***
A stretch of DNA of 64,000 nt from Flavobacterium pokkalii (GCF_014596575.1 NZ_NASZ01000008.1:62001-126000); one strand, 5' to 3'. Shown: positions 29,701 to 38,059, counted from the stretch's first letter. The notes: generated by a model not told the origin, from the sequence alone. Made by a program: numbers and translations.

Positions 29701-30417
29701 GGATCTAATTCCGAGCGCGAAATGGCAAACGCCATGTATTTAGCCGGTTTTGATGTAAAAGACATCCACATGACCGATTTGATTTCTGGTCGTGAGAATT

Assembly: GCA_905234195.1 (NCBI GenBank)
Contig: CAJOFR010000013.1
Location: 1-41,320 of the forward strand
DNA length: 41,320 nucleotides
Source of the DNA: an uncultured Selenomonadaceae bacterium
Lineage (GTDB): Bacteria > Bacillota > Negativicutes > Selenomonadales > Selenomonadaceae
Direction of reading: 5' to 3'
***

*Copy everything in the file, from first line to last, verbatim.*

A stretch of DNA of 64,000 nt from Flavobacterium pokkalii (GCF_014596575.1 NZ_NASZ01000008.1:62001-126000); one strand, 5' to 3'. Shown: positions 29,701 to 38,059, counted from the stretch's first letter. The notes: generated by a model not told the origin, from the sequence alone. Made by a program: numbers and translations.

Positions 29701-30417
29701 GGATCTAATTCCGAGCGCGAAATGGCAAACGCCATGTATTTAGCCGGTTTTGATGTAAAAGACATCCACATGACCGATTTGATTTCTGGTCGTGAGAATT

Assembly: GCA_905234195.1 (NCBI GenBank)
Contig: CAJOFR010000013.1
Location: 1-41,320 of the forward strand
DNA length: 41,320 nucleotides
Source of the DNA: an uncultured Selenomonadaceae bacterium
Lineage (GTDB): Bacteria > Bacillota > Negativicutes > Selenomonadales > Selenomonadaceae
Direction of reading: 5' to 3'